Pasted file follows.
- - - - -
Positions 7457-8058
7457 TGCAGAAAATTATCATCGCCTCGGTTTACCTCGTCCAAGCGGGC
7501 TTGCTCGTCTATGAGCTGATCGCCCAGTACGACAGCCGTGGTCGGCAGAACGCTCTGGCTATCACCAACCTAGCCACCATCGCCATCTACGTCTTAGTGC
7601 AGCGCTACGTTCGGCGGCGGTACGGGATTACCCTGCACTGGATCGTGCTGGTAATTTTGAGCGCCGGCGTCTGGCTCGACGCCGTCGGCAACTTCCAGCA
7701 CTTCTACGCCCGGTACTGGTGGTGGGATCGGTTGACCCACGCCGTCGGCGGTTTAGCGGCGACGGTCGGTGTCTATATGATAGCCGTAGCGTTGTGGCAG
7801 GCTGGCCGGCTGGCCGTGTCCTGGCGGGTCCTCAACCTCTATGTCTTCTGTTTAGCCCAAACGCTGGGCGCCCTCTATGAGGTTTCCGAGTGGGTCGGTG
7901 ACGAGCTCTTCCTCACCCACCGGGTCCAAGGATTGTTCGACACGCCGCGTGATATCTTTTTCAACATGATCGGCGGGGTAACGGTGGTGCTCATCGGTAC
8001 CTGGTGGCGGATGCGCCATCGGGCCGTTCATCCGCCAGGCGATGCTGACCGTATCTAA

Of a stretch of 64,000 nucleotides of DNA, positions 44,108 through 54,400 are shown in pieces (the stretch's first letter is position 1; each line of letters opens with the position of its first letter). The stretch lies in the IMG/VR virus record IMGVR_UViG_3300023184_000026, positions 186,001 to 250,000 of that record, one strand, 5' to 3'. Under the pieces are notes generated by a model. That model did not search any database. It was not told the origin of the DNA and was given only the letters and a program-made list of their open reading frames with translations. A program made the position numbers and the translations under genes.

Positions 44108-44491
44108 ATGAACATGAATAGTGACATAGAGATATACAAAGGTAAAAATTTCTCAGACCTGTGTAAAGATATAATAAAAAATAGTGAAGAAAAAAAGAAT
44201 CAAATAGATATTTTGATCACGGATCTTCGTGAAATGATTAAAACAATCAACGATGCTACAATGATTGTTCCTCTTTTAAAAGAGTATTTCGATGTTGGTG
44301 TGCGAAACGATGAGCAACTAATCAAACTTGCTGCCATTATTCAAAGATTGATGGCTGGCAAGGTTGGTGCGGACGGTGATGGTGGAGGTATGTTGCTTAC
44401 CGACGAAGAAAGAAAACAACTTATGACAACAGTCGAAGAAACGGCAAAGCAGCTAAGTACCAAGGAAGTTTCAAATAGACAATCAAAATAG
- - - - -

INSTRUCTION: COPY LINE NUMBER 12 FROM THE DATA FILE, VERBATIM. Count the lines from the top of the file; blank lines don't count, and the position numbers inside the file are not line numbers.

44201 CAAATAGATATTTTGATCACGGATCTTCGTGAAATGATTAAAACAATCAACGATGCTACAATGATTGTTCCTCTTTTAAAAGAGTATTTCGATGTTGGTG